Still on Universal Banking System

The decision of the apex bank to shut down the operation of the subsidiaries of some of the nation’s deposit money banks has continued to cultivate fear not only in the mind of the banks’ stockholders, but also the employees of the various subsidiaries. The action is seen as a measure to attain specialized and sound banking culture among the banks in Nigeria.


The ongoing reforms is said that it would redraw the banking structure to ensure that commercial banks face their traditional business while depositors’ funds are not endangered as it was experienced in the past. The new arrangement would protect commercial bank activities from pressures from non-commercial banking operations, to allow them concentrate in the provision of their traditional banking activities.

The Central Bank of Nigeria (CBN) had previously raised alarm that universal banking was the main factor responsible for the 2009 banking crisis in Nigeria. The CBN governor, Sanusi Lamido Sanusi, maintained that the emergence of universal banking has helped corrupt managing directors of banks to channel funds from one subsidiary to another, thus creating the impression that there was liquidity whereas there was a big hole.

However, finance minister, Segun Aganga said it was not the adoption of universal banking that caused the regulatory deficit in the financial system. According to him “the system has helped to deepen Nigeria’s financial system and has created more job opportunities in the economy. By contributing to the rapid deepening of the financial system, universal banking has undoubtedly, assisted the monetary authorities to further enhance monetary policy transmission mechanism in the macro economy”.

The minister further recommended that “The overall global experience and the reality of Nigeria’s economy strongly recommend the requirement for a reform of the currently fragmented and overlapping regulatory regime with two overarching regulators whose mandate will be mutually exclusive, but shall encompass the entire financial system.”

The operation of banking subsidiaries in Nigeria financial sector emanated from the concept of Universal Banking System (UBS). This has resulted from the structural change in the global banking systems that embrace some options which include mergers, amalgamations, acquisitions among other recapitalization policies, among the banks and financial institutions leading to the growth in size and competitive strengths of the merged entities.

 In 1999, Central Bank of Nigeria under Joseph Sanusi, introduced the universal banking scheme. The system allowed banks to operate in all sectors without differentiation as merchants, commercial or mortgage banks. Universal Banking System to financial analysts is a banking system where banks are allowed to provide a variety of services to their customers. Through the system, commercial banks are encouraged to operate and extend their primary mandated financial functions and incorporate along other operations such as Mutual Funds, Merchant Banking, Factoring, Insurance, Credit Cards, Retail Loans, Housing Finance, Trusteeship and Allied Services, Custodial Services, Stockbroking.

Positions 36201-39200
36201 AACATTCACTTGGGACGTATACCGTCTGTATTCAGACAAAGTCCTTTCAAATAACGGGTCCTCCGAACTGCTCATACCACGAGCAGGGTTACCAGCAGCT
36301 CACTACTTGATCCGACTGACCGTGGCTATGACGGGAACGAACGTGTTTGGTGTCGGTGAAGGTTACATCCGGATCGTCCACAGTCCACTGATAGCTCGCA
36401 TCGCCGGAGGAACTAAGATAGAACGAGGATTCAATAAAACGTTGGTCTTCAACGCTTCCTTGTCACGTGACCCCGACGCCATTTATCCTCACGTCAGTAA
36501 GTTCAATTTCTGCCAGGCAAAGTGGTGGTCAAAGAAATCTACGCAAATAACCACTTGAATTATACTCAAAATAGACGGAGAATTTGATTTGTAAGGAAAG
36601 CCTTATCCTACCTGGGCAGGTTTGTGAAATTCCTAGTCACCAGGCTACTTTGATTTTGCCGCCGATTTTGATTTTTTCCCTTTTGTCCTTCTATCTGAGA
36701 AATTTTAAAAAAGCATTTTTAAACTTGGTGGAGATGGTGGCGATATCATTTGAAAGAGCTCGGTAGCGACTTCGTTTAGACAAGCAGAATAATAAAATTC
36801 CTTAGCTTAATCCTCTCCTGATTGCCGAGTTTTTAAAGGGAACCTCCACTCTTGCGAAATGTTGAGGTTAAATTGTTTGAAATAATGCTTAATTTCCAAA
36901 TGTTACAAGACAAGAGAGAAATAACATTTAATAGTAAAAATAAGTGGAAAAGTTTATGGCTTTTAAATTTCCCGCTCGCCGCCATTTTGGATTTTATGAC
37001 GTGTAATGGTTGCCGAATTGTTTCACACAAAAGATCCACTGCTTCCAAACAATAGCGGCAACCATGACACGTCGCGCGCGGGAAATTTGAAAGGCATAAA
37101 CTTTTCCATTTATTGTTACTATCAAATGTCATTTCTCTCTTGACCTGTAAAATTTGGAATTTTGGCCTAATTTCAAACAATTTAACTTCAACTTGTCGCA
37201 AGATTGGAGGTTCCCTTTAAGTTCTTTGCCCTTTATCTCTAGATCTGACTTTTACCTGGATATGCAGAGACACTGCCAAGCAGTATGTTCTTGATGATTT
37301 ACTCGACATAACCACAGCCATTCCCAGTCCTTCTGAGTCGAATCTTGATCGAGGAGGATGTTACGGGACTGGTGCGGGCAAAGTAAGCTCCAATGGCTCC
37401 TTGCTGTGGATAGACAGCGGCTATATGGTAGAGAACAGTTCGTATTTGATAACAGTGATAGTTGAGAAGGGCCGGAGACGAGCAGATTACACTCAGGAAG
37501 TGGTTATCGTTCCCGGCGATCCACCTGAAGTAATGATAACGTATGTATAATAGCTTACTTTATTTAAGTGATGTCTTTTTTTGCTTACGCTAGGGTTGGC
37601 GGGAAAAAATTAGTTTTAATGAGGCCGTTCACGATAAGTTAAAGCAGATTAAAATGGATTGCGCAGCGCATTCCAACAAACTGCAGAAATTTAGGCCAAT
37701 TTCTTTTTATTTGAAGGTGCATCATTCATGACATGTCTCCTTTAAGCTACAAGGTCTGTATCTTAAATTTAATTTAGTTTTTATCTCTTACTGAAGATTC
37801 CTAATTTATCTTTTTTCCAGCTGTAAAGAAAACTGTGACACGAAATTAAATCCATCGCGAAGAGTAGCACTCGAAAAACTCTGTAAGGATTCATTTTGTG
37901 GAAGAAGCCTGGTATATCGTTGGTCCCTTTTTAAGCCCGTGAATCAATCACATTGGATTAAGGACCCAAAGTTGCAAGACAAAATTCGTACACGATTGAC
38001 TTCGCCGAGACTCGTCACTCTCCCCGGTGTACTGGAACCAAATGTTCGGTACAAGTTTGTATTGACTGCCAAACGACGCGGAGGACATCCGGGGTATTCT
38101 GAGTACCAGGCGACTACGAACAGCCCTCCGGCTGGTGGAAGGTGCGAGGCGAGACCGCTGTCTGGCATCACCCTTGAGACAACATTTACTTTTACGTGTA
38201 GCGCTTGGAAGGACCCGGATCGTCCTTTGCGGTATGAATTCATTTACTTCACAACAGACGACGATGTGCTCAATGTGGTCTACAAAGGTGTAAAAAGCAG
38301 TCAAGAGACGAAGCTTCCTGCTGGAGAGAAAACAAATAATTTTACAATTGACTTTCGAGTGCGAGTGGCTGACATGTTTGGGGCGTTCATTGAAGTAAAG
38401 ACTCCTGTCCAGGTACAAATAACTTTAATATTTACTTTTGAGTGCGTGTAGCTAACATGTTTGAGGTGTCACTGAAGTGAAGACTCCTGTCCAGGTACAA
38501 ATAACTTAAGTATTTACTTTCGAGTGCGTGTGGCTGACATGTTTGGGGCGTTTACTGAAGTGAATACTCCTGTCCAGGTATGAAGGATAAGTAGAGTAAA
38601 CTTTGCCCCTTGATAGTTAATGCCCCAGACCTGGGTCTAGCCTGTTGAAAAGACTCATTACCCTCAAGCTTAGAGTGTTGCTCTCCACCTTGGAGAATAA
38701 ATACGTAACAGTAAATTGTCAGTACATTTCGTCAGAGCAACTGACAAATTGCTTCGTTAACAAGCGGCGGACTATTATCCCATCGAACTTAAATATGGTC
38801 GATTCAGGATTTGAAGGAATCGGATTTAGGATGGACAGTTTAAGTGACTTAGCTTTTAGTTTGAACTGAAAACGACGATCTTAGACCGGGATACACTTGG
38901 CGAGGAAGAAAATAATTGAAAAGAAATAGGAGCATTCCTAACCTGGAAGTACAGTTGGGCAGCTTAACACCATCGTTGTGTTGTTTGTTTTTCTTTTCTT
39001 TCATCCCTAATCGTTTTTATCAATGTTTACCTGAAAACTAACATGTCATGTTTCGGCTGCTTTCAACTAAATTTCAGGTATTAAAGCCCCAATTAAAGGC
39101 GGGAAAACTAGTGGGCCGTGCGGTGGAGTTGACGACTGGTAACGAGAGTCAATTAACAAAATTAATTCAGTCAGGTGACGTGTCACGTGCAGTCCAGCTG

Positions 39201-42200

Sanders and Walter (1994) describe universal banking as “the conduct of a range of financial services comprising deposit taking and lending, trading of financial instruments and foreign exchanges (and other derivatives) underwriting of new debt and equity issues, brokerage, investment management and insurance.”

The development created employment opportunities for thousands of Nigerians. Besides, under a roof, corporate can shop for loans and other services, while individual can deposit (as on usual basis) and borrow money. So far, the introduction of the Universal Banking System reported posed to nation’s discount houses negative effects, as the current liquidity injected in their operations has yield no progressive movement but financial tardiness. This is as a result of their primary functions being snatched away from them since the incorporation of such under the commercial banks by the introduced Universal Banking System.

The subsidiaries are now used as drain pipes by the management of the parent companies to siphon resources of the holding companies. Some of the organization operate merely as cost centres and tend to contribute nothing to the group’s bottom line. This is as a result of the year 2005 introduced recapitalization policies making the nation’s banks to realize more capital base more than they could coup with.

Commercial banks saw the introduction of Universal Banking System as a channel which could pave way for the establishment of subsidiaries to diversify their abundant resources. The process influenced granting of loans in absence of collaterals, resources mismanagement, non-performing loans, and unethical banking practices.

Besides, the era of Universal Banking System which encourages the commercial banks to incorporate the primary operations of discount houses is viewed by the managements of the various discount houses as a period of financial depression and inequality which could hamper the operation of their institutions. They stressed that although, the discount houses were established for liquidity management in the money market, the Central Bank has granted them no permission to operate in the capital market.

It would be logical in view of the above to consider the implication of central bank’s decision and fear of unemployment in the economy and the negative effects it could pose to the existing employees of the subsidiaries. The apex bank should strike a balance by ensuring effective and efficient financial operations in Nigeria if its ongoing reforms are targeting at create more job and stabilizing the economy.

Abubakar Jimoh
University of Abuja.
[email protected]


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